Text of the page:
The Histopathology of the Alarm Reaction in Dolphins
American Association of Zoo Veterinarians Conference 2000

Daniel F. Cowan1,2, MD, CM

1Department of Pathology and the Marine Biomedical Institute, The University of Texas Medical Branch, Galveston, TX, USA; 2Texas Marine Mammal Stranding Network, Galveston, TX, USA


The purpose of this study was to develop a hypothesis to explain patterns of findings at necropsy of dolphins stranding on beaches or killed by net entanglement.

Study Design

Study parameters included histologic examination, clinical-pathologic correlation where feasible, reference to the literature on diving physiology, and pathology.


Over a number of years of examining beach stranded and net-caught dolphins at necropsy we have observed recurring patterns of changes in organs and tissues. The changes are consistent with injury caused by massive release of endogenous catecholamines (escape response) or by ischemia and reperfusion. The observations are contraction band necrosis of cardiac4 and smooth muscle, ischemic injury to the intestinal mucosa, especially the mucosa of the small intestine, and acute tubular necrosis (ATN) of the proximal tubules of the nephron.

Conclusions and Hypothesis

A common feature of all the lesions described is vasospasm leading to ischemic injury, followed by reperfusion and reperfusion injury. We also suspect endogenous catecholamine injury to the myocardium, well known in human medicine as an extreme “stress” response. A secondary effect of intestinal ischemia is to permit seeding of the blood with bacteria normally resident in the intestine, producing an often-mixed bacteremia and sepsis.

A dolphin in free dive (voluntary dive) undergoes certain physiologic adjustments reflective of exercise, including a reflexive apnea, with voluntary over-ride, minimal cardiovascular adjustments, and a general maintenance of aerobic metabolism.2 Blood flow is reduced to the gut and kidneys, but maintained in the heart, brain, and to a degree, exercising muscles. The animal is able to surface and dive repeatedly (foraging dive pattern), as there is little lactic acid build-up. These together have been termed the “dive response.” A dolphin in an involuntary dive situation undergoes a somewhat different set of adjustments, which have been termed the “dive reflex,” but which may better be termed an “alarm reaction.” These include not only the reflexive apnea, but also decreased heart rate (diving bradycardia), reduction of cardiac output, vasoconstriction with markedly decreased perfusion of gut, liver, kidneys, and skeletal muscle, with substantial increase in production of lactic acid in these tissues, which is reflected in marked rise in blood levels on surfacing.1,3 The clear implication of the distinctive reactions to voluntary and involuntary diving is that the dolphin is responding to the environment as it is perceived; the triggering of the alarm reaction is a reaction to a situation interpreted by the dolphin as a dire threat, and is responded to by a marked autonomic reaction. Since the major threats to an aquatic, air breathing mammal are drowning and predation, the alarm reaction is an accentuation of the physiologic dive and escape responses.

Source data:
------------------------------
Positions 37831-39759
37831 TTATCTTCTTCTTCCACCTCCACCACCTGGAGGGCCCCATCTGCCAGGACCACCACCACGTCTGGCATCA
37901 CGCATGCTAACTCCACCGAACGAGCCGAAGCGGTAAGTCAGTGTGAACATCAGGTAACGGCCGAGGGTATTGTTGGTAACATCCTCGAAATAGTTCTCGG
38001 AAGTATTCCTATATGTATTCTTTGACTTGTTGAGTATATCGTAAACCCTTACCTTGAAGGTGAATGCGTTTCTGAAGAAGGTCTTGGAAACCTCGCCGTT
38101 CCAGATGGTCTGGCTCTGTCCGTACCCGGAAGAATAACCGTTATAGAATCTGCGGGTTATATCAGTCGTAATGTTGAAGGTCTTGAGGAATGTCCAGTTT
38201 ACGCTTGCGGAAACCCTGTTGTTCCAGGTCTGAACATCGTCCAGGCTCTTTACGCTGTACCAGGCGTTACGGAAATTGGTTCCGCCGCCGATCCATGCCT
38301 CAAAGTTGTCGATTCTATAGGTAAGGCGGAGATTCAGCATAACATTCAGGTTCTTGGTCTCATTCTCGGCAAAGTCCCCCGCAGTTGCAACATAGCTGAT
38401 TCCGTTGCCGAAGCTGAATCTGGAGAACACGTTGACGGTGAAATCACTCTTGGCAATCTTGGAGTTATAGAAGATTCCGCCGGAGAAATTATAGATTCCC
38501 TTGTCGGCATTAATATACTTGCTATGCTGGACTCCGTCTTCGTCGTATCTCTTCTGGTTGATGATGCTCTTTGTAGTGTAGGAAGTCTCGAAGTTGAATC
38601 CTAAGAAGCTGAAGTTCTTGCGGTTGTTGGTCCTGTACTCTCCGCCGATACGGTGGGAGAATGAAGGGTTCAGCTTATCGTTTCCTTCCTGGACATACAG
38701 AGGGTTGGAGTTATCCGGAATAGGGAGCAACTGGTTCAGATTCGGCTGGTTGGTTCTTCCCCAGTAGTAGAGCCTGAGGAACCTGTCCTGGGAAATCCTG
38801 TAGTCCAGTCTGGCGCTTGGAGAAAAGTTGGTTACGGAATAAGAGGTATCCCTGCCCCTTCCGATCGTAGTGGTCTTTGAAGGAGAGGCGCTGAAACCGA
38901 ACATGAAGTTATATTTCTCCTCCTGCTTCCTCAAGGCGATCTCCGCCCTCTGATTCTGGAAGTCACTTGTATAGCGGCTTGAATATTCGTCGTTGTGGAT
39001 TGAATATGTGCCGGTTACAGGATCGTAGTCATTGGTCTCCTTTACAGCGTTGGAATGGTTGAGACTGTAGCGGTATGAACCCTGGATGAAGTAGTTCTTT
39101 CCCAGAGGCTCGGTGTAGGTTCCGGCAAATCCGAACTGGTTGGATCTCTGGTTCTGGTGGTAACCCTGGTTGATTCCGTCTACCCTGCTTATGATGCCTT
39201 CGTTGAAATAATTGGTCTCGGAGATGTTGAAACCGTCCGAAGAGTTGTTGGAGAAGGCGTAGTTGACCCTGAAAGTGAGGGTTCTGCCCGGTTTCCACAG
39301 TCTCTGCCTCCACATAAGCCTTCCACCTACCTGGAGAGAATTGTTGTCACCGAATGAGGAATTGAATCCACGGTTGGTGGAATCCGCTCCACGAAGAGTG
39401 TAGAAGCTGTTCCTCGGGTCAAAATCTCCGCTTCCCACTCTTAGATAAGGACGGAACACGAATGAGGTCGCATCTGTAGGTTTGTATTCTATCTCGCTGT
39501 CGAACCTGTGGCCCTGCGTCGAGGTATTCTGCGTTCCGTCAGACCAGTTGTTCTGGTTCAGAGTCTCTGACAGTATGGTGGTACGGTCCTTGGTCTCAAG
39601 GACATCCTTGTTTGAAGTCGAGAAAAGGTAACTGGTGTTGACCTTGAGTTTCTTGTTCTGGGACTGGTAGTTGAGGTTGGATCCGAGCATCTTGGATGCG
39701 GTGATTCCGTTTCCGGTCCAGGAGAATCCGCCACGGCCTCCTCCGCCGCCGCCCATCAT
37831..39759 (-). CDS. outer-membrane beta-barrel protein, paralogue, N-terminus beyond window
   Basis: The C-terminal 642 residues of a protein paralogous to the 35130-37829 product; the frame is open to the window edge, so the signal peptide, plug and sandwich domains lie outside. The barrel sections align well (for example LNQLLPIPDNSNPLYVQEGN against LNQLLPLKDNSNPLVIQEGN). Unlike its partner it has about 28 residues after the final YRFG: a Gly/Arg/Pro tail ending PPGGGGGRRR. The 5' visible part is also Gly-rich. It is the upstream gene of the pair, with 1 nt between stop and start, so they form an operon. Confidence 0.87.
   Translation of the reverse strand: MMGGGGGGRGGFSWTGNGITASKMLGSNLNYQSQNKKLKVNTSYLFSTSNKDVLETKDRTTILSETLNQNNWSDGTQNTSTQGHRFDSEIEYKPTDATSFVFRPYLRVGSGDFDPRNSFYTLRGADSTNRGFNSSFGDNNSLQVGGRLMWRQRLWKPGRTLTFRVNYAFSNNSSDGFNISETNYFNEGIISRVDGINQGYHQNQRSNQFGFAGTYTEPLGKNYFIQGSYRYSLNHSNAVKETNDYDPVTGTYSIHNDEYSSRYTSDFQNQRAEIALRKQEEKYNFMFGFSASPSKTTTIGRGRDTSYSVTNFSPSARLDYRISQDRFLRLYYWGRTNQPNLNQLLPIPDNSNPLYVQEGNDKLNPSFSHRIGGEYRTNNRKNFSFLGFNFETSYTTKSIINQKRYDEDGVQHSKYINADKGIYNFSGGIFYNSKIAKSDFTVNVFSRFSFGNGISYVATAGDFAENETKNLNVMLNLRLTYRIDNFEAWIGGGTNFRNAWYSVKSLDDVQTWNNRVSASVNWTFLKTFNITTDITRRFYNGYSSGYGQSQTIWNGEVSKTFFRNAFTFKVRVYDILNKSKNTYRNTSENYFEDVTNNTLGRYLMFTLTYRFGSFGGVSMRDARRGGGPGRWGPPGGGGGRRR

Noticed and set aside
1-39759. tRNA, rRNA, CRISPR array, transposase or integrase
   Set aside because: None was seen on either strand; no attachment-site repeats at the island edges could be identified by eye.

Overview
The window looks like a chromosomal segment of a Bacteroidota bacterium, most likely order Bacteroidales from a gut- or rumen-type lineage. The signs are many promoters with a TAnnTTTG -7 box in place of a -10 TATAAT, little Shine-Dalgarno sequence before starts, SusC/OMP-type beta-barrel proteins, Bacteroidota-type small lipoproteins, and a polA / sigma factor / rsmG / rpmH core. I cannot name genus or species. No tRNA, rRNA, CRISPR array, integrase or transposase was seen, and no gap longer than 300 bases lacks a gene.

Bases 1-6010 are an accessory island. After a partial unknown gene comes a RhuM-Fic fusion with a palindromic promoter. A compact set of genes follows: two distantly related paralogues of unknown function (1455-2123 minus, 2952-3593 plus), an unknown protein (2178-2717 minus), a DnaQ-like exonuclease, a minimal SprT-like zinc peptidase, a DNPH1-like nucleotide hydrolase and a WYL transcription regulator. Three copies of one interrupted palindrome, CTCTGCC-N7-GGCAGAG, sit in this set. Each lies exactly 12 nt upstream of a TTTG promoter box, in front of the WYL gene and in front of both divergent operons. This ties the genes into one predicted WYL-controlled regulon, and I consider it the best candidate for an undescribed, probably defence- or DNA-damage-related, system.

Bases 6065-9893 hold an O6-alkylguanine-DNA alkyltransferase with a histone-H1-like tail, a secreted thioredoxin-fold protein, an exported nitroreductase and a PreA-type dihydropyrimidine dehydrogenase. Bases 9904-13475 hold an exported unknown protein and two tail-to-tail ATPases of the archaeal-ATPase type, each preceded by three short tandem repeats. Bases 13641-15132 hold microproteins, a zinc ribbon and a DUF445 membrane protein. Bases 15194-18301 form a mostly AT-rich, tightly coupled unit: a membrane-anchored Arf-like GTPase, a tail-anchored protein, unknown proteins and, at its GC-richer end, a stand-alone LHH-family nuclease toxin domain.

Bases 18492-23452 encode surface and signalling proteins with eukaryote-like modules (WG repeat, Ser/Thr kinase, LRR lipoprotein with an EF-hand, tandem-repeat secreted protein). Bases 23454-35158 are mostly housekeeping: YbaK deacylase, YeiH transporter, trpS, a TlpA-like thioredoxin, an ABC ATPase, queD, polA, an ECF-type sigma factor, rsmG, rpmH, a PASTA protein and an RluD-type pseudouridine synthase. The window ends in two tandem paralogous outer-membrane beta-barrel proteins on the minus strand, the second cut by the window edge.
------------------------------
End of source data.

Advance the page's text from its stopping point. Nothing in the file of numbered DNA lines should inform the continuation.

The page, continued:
The histopathologic findings cited above suggest that the reflexive response of a dolphin to any major perceived threat, the alarm reaction, is to activate all the physiologic adaptations to diving or escape to an extreme or pathologic level, resulting, if greatly prolonged, in widespread ischemic injury to tissues. A dolphin in extreme physical or psychologic distress will exhibit an extreme, protracted alarm reaction.

We offer these observations as a tentative explanation of the mechanism whereby sensitive species die abruptly from handling or transportation, why the mortality of highly stressed beach stranded animals is very high, and why many beached dolphins bloat with gas forming in tissues very shortly after death.

Literature Cited

1.  Butler PJ. Respiratory and cardiovascular control during diving in birds and mammals. J Exp Biol. 1982;100:195–221.

2.  Butler PJ, Jones DR. Physiology of diving birds and mammals. Physiol Rev. 1997;77:837–899.

3.  Ridgway SH. Diving by cetaceans. In: Brubakk AO, Kanwisher JW, Sundes G, eds. Diving in Animals and Man. Trondheim, Norway: The Royal Norwegian Society of Science and Letters; 1986:33–62.

4.  Turnbull BS, Cowan DF. Myocardial contraction band necrosis in stranded cetaceans. J Comp Path. 1998;118:317–327.


Speaker Information
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Daniel F. Cowan, MD, CM
Department of Pathology and the Marine Biomedical Institute
University of Texas Medical Branch
Galveston, TX, USA

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